Die2Nite is a computer game about zombies. But it is also, according to one review, “an interactive piece of social commentary,” in which you join 39 other players in a town repeatedly beset upon by the living dead. It’s your choice whether or not to help the community or live (and die) alone. With its emphasis on community, it’s not surprising to learn that Die2Nite is one of the flagship games of Motion Twin, a French computer game studio which is run as a “Scop” (société cooperative et participative), a cooperative enterprise managed by its employees.

Alexander Dodds, the international development manager for Motion Twin, explains that it was founded in 2001, when a few friends with a passion and talent for game development got together and decided to try to pursue their dream: “Making a living making games, not for big corporations, but under their own steam and by their own rules.”

Motion Twin believes in making games for everyone. The cooperative creates everything for its mostly browser-based games in-house, from concept to launch via development, localisation and marketing. “All our games are free to play,” says Dodds. “If players wish to take more turns or get more items than the ones we give them for free every day, they have the option to pay for more.”

Motion Twin is currently run by 11 member-partners, who are also the employees. “Our particular organisational structure is completely flat, with no hierarchy, no boss, and no limits,” says Dodds. “We are all free to propose new projects, concepts and changes to the organisation itself. Everything is voted on democratically, with one vote per partner.”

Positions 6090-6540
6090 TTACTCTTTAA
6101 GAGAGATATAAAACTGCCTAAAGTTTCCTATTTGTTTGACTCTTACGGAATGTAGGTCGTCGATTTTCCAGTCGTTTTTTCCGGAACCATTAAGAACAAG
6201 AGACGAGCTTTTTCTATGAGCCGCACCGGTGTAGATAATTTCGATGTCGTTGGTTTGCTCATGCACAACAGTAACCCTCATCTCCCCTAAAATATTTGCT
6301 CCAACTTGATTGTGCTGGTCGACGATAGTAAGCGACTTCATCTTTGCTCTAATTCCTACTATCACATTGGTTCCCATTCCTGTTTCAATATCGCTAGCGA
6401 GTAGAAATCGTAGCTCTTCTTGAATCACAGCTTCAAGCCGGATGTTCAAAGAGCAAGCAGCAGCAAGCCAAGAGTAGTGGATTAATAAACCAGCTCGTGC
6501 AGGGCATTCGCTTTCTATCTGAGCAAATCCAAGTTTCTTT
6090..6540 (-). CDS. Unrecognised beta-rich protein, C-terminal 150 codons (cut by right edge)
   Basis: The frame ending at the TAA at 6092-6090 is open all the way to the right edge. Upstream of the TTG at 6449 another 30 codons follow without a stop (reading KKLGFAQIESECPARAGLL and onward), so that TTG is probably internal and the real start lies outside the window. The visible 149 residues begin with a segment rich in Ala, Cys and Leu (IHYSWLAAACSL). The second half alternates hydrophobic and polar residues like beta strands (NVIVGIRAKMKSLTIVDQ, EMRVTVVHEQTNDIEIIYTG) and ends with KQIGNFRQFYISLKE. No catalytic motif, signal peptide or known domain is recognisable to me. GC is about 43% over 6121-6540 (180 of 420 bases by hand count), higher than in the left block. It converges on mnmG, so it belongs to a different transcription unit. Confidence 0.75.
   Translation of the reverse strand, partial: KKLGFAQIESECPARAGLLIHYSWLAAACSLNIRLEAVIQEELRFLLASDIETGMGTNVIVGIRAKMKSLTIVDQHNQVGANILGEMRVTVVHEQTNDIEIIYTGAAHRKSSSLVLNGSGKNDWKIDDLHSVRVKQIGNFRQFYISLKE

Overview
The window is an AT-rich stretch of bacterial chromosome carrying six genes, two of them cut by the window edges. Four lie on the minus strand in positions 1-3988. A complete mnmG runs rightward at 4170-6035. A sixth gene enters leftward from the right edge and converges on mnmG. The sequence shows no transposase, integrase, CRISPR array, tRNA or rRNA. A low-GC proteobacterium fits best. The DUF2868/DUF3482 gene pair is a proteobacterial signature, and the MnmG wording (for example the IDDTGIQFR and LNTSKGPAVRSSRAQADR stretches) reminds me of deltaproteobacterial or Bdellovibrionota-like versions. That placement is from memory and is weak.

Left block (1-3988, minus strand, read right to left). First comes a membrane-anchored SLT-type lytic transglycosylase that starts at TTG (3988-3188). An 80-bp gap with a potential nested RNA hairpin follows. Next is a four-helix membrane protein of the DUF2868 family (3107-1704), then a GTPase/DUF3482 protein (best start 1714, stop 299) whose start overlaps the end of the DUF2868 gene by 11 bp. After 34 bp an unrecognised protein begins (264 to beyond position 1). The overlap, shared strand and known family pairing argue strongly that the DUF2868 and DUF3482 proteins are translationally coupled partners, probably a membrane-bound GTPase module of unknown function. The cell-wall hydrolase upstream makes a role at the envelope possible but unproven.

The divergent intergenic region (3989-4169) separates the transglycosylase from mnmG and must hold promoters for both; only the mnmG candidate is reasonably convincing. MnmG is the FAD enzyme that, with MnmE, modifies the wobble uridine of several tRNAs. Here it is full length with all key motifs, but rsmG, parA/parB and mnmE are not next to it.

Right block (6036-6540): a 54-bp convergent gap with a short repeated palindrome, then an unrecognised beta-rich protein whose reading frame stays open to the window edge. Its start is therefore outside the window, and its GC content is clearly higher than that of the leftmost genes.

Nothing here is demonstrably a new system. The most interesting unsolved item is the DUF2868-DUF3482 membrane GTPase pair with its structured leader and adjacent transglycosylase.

When new workers join Motion Twin, they have a fixed-term trial of one year, after which the partners vote on their acceptance into the company. “If you’’ve impressed sufficiently, you’re in – with the same rights, salary and benefits as the partners who have been here for 10-plus years,” says Dodds.

About the lack of hierarchy, he says: “Personally I feel that this allows us to really feel valued and involved in the group, and lets us make rapid changes at any level which would be simply impossible for traditional companies.”

With a revenue last year of 3.67 million euros, clearly this structure is working for Motion Twin. What are the plans for the future for this small but influential worker-run cooperative? “World domination,” says Dodds. “Oh, and to focus on developing great games which we have as much fun developing as our players have playing. Over and above this, we want to demonstrate the values we hold dear at Motion Twin to our communities.”